American Association for Cancer Research
00085472can083417-sup-sfig_1.pdf (56.25 kB)

Supplementary Figure 1 from Rifampicin as an Oral Angiogenesis Inhibitor Targeting Hepatic Cancers

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journal contribution
posted on 2023-03-30, 18:43 authored by Masayoshi Shichiri, Nozomi Fukai, Yutaka Kono, Yujiro Tanaka
Supplementary Figure 1 from Rifampicin as an Oral Angiogenesis Inhibitor Targeting Hepatic Cancers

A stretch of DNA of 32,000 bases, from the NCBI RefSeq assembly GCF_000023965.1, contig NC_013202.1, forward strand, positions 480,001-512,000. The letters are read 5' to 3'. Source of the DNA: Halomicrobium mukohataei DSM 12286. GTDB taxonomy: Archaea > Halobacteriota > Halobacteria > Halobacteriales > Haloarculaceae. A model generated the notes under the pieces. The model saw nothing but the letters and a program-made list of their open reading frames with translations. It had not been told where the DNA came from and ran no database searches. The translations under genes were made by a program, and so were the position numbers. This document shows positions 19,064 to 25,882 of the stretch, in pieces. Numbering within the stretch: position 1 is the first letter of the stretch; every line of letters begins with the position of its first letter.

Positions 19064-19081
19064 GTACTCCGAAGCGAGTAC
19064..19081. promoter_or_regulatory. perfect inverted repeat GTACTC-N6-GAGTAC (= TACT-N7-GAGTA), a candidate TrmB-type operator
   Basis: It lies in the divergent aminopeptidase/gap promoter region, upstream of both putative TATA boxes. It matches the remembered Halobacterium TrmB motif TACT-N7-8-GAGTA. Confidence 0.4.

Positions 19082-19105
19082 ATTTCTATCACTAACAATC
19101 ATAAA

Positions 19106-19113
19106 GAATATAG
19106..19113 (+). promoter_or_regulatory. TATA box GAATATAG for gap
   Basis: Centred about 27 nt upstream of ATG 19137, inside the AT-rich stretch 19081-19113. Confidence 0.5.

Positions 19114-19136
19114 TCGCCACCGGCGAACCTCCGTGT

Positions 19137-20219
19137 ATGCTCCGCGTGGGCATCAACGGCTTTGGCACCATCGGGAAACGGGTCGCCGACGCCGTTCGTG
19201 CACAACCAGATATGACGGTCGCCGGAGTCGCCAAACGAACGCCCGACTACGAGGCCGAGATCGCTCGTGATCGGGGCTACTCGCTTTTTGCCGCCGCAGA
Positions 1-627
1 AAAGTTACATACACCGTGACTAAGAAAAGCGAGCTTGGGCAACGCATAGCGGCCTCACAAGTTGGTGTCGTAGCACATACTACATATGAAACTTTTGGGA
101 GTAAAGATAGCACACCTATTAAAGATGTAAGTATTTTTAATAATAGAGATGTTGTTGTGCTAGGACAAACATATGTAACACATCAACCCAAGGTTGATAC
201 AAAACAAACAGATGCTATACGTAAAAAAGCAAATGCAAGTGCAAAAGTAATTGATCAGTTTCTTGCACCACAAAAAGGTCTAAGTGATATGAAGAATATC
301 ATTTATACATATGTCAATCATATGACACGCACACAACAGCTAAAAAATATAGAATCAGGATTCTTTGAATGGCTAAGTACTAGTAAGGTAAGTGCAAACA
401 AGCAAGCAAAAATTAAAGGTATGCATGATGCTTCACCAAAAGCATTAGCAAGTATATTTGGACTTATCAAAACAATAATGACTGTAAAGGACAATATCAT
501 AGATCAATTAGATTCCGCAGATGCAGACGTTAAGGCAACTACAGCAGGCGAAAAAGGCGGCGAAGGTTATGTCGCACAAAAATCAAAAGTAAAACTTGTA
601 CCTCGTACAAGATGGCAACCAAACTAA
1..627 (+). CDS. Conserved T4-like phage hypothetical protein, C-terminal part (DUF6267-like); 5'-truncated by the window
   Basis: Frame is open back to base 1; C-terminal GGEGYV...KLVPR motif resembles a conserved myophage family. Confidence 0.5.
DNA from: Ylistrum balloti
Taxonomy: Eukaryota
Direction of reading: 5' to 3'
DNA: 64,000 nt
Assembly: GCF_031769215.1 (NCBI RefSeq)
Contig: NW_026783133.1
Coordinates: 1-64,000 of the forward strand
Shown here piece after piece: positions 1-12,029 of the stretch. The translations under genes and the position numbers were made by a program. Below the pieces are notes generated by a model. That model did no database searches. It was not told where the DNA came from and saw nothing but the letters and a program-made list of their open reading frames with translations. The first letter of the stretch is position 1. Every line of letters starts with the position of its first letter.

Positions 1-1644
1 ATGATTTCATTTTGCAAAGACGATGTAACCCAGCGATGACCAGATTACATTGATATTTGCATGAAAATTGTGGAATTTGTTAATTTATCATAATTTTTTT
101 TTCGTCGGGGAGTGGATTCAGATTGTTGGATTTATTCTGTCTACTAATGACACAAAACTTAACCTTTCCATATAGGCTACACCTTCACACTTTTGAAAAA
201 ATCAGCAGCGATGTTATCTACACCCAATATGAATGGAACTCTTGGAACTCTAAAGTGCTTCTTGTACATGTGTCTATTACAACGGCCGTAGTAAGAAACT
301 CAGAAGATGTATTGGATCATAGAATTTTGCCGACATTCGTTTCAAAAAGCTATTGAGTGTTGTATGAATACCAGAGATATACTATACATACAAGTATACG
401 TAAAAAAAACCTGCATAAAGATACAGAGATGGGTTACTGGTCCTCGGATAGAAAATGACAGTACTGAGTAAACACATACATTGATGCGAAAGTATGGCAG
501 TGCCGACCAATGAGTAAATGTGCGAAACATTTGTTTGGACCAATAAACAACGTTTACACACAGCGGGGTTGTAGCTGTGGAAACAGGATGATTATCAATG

Angiogenesis is an important therapeutic target in cancer, and to fully exploit its therapeutic potential, combination chemotherapeutic/antiangiogenic regimens should be optimized and delivered earlier to more patients. Ideally, this could be done by a single potent oral agent with established safety. Rifampicin, a semisynthetic antibiotic derived from the rifamycins, is one of the most commonly used pharmaceutical compounds worldwide in the treatment of tuberculosis. Here, we present the effects of oral rifampicin on human cancer progression and its antiangiogenic properties, which were comparable to the angiogenesis inhibitor endostatin. Clinically, low-dose p.o. administration of rifampicin to six high-risk patients with hepatitis C virus–related liver cirrhosis resulted in a single occurrence of hepatocellular carcinoma during the follow-up period of 97.3 ± 29.1 (mean ± SD) months. Experimentally, rifampicin rapidly and markedly down-regulated the expression of a wide spectrum of angiogenesis-associated genes in growing human microvascular endothelial cells, thereby suppressing endothelial cell proliferation and migration. Rifampicin, at higher concentrations, also directly inhibited the growth of a variety of human cancer cells. P.o. administration of rifampicin significantly inhibited in vivo growth and metastases of subcutaneous human cancer xenografts. Thus, the potent antiangiogenic properties of oral rifampicin therapy were effective in suppressing cancer progression. It provides a promising new addition to antiangiogenic strategies for designing human cancer therapies. Considering the clinical pharmacokinetics of rifampicin, which enters the enterohepatic circulation and undergoes subsequent hepatic accumulation, it may be especially beneficial as an antitumor agent targeting hepatobiliary tumors. [Cancer Res 2009;69(11):4760–8]